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Honesty is the Best Policy

     Honesty.  How does one describe the characteristics of honesty?  How does one know that another person is honest?  In my literature class, we studied Shakespeare’s Othello where the villain, Iago, describes himself as honest, all while clearly playing games of manipulation and twisting the truth for his own amusement.

      The 1828 Webster’s Dictionary divides honesty into two major definitions, one of which focuses on a moral principle, both the ideal and the practice..   The ideal is “a disposition to conform to justice and correct moral principles in all social transactions.”  The practice is addressed as “upright conduct; in actual conformity to justice and moral rectitude.”

     The idea that honesty is expressed in both ideal and practical terms agrees with James 2: 14 and 17: “ What good is it, my brothers and sisters, if someone claims to have faith but has no deeds? Can such faith save them?   … In the same way, faith by itself, if it is not accompanied by action, is dead.” (NIV).

     A schemer like Iago might  profess to be honest.  However, if that person does not consistently demonstrate honesty in everyday dealings, then that profession can be judged as a vain boast or a “clanging cymbal” (1 Cor. 13:2)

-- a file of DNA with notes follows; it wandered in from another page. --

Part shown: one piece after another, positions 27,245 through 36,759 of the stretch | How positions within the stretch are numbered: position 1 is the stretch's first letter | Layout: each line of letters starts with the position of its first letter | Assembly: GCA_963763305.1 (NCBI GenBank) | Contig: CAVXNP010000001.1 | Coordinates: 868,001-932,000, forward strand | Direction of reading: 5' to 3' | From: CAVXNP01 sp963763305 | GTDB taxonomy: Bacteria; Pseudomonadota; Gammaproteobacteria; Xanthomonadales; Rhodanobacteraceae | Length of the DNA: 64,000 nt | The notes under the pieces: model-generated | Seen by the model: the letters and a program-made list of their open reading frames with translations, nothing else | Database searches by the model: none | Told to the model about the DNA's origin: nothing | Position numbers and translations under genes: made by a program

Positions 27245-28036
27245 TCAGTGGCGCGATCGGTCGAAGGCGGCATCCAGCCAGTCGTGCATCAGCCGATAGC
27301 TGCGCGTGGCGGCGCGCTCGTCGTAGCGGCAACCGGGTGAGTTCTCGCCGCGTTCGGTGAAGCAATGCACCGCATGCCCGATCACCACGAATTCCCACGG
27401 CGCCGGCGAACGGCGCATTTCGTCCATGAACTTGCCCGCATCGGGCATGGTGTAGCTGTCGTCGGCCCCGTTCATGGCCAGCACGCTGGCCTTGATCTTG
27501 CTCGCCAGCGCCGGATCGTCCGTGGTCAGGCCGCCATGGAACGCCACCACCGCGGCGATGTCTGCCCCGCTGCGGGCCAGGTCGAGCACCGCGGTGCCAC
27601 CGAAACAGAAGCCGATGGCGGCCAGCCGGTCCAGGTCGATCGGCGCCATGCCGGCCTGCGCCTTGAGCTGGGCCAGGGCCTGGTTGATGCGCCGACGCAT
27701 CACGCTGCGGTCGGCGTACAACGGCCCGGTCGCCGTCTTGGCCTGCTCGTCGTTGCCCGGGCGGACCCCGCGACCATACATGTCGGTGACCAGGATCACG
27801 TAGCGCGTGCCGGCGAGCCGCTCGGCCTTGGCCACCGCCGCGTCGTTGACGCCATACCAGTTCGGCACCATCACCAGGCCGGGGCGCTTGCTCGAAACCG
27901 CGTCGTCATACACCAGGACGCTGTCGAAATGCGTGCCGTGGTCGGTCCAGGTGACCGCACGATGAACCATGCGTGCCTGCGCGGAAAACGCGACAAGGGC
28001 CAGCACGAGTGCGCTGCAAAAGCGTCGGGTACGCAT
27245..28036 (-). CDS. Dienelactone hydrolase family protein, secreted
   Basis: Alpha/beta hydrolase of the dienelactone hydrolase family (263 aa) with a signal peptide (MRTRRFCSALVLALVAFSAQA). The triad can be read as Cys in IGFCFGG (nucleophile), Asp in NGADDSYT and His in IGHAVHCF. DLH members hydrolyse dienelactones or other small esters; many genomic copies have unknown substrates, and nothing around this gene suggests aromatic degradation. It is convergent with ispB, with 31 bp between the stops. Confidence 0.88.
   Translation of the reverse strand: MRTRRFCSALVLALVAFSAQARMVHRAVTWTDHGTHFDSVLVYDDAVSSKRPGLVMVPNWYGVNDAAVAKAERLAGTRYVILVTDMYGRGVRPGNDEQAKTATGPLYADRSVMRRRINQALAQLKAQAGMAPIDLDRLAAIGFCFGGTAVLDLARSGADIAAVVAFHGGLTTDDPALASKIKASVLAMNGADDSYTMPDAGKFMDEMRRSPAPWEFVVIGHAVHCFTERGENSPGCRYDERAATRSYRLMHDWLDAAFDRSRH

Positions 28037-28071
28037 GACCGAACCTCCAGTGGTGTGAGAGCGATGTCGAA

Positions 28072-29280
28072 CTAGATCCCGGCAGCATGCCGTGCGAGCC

Please note that the definition requires honesty in all social interactions.  Honesty in all interactions should be a basic tenet for everyone to live by, but how many of us live up to this standard?  I have seen people lie about their child’s age so they could pay the lower fee at the movies or an amusement park.  They forget that their children are watching and taking note, having just learned that there are times when one can “fudge” the truth.  Is this morally correct?  Is this the principle we wish to pass on to the next generation?  The adage that morality must be “caught” not taught may be old, but apt.

     There are a number of resources which parents can find that will teach honesty as a virtue a child should acquire.  Focus on the Family has various resources, including videos.  I also recommend reading Aesop’s Fables.  As parents, one may want to read “The Boy Who Cried Wolf” and discuss the effects of lying and trying to fool people.  William Bennett’s The Book of Virtues is also a good resource.  They also have a younger children’s version.  He has a chapter of poems and short stories which illustrate honesty.  These resources open doors for conversations with your child.

     Perhaps the father of the family could read a poem or short story each night around the dinner table to start conversations and discussions.  However you decide to begin discussions on honesty or any other virtue, the results will be well worth the effort.

Copyright © 2008-2015 Patricia Stevens

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